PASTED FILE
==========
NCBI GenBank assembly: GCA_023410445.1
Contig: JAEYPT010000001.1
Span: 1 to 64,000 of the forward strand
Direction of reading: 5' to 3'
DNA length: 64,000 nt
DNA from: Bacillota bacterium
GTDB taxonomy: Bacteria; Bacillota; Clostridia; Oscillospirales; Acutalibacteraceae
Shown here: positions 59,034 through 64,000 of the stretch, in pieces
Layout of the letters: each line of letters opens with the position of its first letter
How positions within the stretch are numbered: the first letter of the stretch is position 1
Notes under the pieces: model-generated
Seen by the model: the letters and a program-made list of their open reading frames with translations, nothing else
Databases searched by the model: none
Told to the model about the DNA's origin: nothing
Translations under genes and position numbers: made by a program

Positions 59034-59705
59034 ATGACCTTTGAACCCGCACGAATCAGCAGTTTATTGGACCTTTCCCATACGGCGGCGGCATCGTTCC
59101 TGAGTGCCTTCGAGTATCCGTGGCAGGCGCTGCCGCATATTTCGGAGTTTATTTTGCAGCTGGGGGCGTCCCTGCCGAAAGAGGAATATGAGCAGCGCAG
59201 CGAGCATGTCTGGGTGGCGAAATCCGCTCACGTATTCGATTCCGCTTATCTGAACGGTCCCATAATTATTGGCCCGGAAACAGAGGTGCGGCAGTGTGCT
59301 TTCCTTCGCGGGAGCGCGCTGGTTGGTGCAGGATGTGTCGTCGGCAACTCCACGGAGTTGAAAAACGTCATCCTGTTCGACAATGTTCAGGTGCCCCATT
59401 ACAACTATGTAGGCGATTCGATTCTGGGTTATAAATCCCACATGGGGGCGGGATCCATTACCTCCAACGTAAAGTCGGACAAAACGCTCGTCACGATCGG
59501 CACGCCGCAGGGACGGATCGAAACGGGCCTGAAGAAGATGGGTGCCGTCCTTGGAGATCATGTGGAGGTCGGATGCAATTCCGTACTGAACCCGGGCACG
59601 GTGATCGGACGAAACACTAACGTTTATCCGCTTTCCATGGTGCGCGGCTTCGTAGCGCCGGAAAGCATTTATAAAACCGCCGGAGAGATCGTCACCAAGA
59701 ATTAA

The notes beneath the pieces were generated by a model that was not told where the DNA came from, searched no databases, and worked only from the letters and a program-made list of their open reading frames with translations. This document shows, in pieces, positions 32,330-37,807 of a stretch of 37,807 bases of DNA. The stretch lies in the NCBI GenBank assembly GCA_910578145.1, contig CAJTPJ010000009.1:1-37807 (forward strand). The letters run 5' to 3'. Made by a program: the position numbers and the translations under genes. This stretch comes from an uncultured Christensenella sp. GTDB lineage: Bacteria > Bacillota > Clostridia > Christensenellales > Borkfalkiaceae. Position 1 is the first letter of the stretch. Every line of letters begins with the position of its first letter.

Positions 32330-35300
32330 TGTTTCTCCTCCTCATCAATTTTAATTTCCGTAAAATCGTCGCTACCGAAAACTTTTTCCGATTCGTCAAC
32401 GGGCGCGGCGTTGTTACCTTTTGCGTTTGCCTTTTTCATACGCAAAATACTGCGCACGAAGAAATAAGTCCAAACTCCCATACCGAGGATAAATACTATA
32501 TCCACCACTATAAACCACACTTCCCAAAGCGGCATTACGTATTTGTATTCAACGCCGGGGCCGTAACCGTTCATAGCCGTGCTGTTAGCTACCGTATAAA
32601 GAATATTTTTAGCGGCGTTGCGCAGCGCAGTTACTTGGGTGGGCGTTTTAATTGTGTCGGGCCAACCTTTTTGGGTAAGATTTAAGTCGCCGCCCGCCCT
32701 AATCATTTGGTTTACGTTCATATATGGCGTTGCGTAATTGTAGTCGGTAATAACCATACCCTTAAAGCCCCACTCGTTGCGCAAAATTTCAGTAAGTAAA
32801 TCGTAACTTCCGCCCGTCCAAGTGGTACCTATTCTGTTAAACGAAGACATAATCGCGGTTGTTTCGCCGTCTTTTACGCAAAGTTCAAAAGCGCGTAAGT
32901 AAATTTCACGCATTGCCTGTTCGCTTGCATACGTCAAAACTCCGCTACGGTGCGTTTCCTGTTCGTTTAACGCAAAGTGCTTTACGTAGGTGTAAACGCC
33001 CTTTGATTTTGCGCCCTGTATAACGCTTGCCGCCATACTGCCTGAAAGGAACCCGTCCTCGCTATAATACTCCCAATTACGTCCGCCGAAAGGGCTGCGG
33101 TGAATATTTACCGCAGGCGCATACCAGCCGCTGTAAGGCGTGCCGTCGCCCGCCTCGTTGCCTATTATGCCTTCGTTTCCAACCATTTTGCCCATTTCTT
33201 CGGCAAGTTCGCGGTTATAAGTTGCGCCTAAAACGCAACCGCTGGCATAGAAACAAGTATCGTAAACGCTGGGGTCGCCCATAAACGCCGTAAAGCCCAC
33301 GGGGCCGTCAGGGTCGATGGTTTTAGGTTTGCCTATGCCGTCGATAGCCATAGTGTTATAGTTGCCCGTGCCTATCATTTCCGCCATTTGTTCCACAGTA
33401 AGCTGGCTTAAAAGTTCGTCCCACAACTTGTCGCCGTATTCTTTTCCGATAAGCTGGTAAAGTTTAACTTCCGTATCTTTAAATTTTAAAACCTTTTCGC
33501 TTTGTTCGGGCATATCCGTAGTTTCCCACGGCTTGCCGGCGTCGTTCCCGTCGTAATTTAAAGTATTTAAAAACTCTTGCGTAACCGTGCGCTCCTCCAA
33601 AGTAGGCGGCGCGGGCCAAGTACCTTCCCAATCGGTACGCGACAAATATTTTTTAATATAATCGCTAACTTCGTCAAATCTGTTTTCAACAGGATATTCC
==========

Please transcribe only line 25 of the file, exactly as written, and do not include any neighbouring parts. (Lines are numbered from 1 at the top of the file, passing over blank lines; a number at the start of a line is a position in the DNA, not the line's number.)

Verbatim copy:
The notes beneath the pieces were generated by a model that was not told where the DNA came from, searched no databases, and worked only from the letters and a program-made list of their open reading frames with translations. This document shows, in pieces, positions 32,330-37,807 of a stretch of 37,807 bases of DNA. The stretch lies in the NCBI GenBank assembly GCA_910578145.1, contig CAJTPJ010000009.1:1-37807 (forward strand). The letters run 5' to 3'. Made by a program: the position numbers and the translations under genes. This stretch comes from an uncultured Christensenella sp. GTDB lineage: Bacteria > Bacillota > Clostridia > Christensenellales > Borkfalkiaceae. Position 1 is the first letter of the stretch. Every line of letters begins with the position of its first letter.